Flash Friday 09/10/2015: Trucker’s Luck
It was approximately one in the morning when Chad’s truck came to a smashing halt.
David jolted from his slumber in the passenger seat, his face white. “What was that, pa?”
“Might’ve been a deer.” Chad flicked the country music off, unbuckling the seatbelt. “Would be the third one this year.”
“A deer? You think she’ll be okay?”
“Absolutely not. Was doin’ some mighty fine miles back there.”
“So why are you taking the rifle?”
Chad loaded a bullet into his firearm. “‘Cause someone might need to put it out of its misery. Stay in the truck, son. Cover your ears and close your eyes when I says so, alright?”
Chad climbed out of the huge truck, stepping out into the cold night. The area around the country lane was pitch black. Chad looked out of the front of the truck, the headlights illuminating the scene. The radiator had been smashed in, liquid leaking out of the impact zone. Chad prepared himself for the worst; a new red paint job across the front of his truck and a smear across the asphalt. Both were surprisingly clean.
Chad looked down the road where the headlights shone, and saw it.
“Holy smokes,” Chad muttered. “That wasn’t a deer at all.”
“Dad?” David called out. “Everything alright?”
Chad began to slowly approach the surreal scene in front of him. The figure lying on its back was a male human. He was lying very still, his right arm up in the air, giving the sky a thumbs-up. Chad wanted to think it was a mannequin or a statue, but the man’s chest was rising and falling, his breath appearing as whispy clouds in the cold air. Just as Chad got close enough to inspect the damage, the man turned his head to look at him.
“Ah, hello,” the man said, his arm still in the air. “I’d like to go to your nearest city, please.”
Chad blinked. “Well, I’ll be. This is a gorram miracle.”
The man blinked. “How?”
“‘How’? Bud, you shoulda been a red stain on the road! Anyone else gets hit by a truck like that, they’ll be at the pearly gates before they can blink! You shouldn’t be alive, let alone talkin’.”
“Really? Humans are that fragile? Fascinating. You must live every day of your life in terrible fear, if something like that were able of killing you.”
Chad placed his hands on his hips. “The hell you yappin’ about?”
“Well, see, I’m on vacation on this planet, so I took the guise of one of your adult males. According to the human encyclopaedia I purchased on my PDA, it states that humans can secure travel via means of standing in the road with a thumb out and asking for transportation.”
“In the road? Bud, you gotta stand to the side of it.”
“Truly?” His thumb still in the air, the man used his other hand to press something on the side of his head. A holographic visor creeped across the man’s face, with hundreds of alien words written on it. He nodded to himself, turning the visor off again. “Well, I suppose you should never argue with natives. Now that we’ve made acquaintances, shall we get going?”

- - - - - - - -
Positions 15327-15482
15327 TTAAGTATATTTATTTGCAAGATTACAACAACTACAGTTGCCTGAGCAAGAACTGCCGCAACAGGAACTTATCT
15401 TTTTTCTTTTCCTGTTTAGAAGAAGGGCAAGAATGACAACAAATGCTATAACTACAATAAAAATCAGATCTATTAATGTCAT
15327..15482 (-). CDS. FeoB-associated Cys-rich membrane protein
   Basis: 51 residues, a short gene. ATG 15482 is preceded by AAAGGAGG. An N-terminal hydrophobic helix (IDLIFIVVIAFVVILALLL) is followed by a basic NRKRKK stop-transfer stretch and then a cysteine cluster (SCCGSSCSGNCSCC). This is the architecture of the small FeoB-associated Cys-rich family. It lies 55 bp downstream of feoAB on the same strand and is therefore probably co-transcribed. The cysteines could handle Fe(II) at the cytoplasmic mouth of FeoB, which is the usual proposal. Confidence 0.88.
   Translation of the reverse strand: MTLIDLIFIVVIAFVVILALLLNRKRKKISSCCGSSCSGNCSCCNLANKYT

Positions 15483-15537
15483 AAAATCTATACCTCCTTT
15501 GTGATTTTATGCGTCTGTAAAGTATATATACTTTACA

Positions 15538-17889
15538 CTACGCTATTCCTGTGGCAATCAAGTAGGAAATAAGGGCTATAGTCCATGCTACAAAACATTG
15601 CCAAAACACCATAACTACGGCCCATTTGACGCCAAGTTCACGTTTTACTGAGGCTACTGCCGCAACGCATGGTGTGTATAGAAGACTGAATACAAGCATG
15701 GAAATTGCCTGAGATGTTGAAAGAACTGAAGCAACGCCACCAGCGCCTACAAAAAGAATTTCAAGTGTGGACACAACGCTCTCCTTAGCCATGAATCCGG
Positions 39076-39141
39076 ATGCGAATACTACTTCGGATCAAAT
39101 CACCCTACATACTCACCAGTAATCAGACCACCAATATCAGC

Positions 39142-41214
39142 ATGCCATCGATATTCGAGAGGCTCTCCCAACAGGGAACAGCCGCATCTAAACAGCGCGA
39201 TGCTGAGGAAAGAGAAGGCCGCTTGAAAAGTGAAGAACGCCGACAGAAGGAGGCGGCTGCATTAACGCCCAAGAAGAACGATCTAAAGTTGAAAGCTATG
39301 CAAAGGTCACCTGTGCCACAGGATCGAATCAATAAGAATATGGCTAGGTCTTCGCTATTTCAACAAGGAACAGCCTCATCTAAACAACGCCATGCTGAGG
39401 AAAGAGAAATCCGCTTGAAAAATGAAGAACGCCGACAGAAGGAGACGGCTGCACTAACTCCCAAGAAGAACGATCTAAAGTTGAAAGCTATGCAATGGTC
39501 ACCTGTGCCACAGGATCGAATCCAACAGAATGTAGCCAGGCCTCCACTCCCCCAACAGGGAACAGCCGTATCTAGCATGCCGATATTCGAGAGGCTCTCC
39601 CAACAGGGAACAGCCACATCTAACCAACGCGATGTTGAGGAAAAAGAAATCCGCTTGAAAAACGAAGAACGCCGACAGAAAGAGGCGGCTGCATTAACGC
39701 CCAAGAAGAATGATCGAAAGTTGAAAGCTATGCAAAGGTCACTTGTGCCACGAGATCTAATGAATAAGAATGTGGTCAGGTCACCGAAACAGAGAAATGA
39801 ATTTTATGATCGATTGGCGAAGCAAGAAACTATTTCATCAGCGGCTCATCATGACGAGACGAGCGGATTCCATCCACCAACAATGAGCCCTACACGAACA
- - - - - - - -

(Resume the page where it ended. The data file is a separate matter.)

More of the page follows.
“Going? With Betty’s front all smashed in? I don’t think she’ll be moving until she gets fixed.”
The man picked himself off of the floor. “And how long can that take?”
“Given it’s so late and we’re stuck out here in the middle of nowhere…few hours, at least.”
“A few hours? You folks haven’t discovered teleportation yet?”
The man raised his eyebrows. “I’m starting to see what I’m dealing with. Let me have a look at the damage.”
Chad watched as the man started to observe the huge dent on Betty’s front. “You know, you still haven’t shown me what you really look like. Without that disguise.”
The man clicked his mouth. “You don’t want to.”
“Lots of eyes. Scaly skin. Some tentacles. I’ve heard stuff like that can really tarnish first impressions around these parts.”
“Where are you from?”
“Tarnalia. It’s, uh…” The man pointed vaguely into the night sky. “Around that area? Maybe.”
“Really?” Chad said, following the finger. He couldn’t see anything particularly of note. “Normally wouldn’t believe any of this bullhonkey, but given how you took a blow like that and survived, I’m just about ready to believe in anything–”
The truck’s engine roared into life.
Chad turned to see the alien projecting a green wall of light from his visor onto the damaged radiator. Within the green light, the metal of the truck had begun to twist and turn into its original position, as if remembering where it had been.
“The hell are you doing?” Chad said.
“Not really supposed to use technology like this on a vacation. Ruins all the fun. Sort of like going camping in Africa in a full-sized camper van. Given how I’ve gone and ruined your night because of my ineptitude, however, I thought it’d be the least I can do. Do trucks have portal generators?”
“Oh. Well, they do now.” The green wall vanished, leaving a perfectly repaired truck. “Should make longer trips more bearable, at any rate. You should find a panel on your dashboard — it has all the buttons you need to work it, perfectly self explanatory, even someone with your technological expertise should be able to–”
“Pa?” a voice called from the driver’s compartment. “What does the ‘Belgium’ button do?”
“David! Don’t go touchin’ nothin’, you hear–”
The truck flashed a brilliant white for a split second. There was a sound as if someone pulled the plug on space-time. The truck vanished with a burst, leaving behind nothing but a few particles of light floating in the air.
Chad dug into his pocket, drawing a mobile phone. “You, bud, are damn lucky I get cheap international calls with this data plan.”
The man smiled sheepishly. No wonder nobody took vacations here.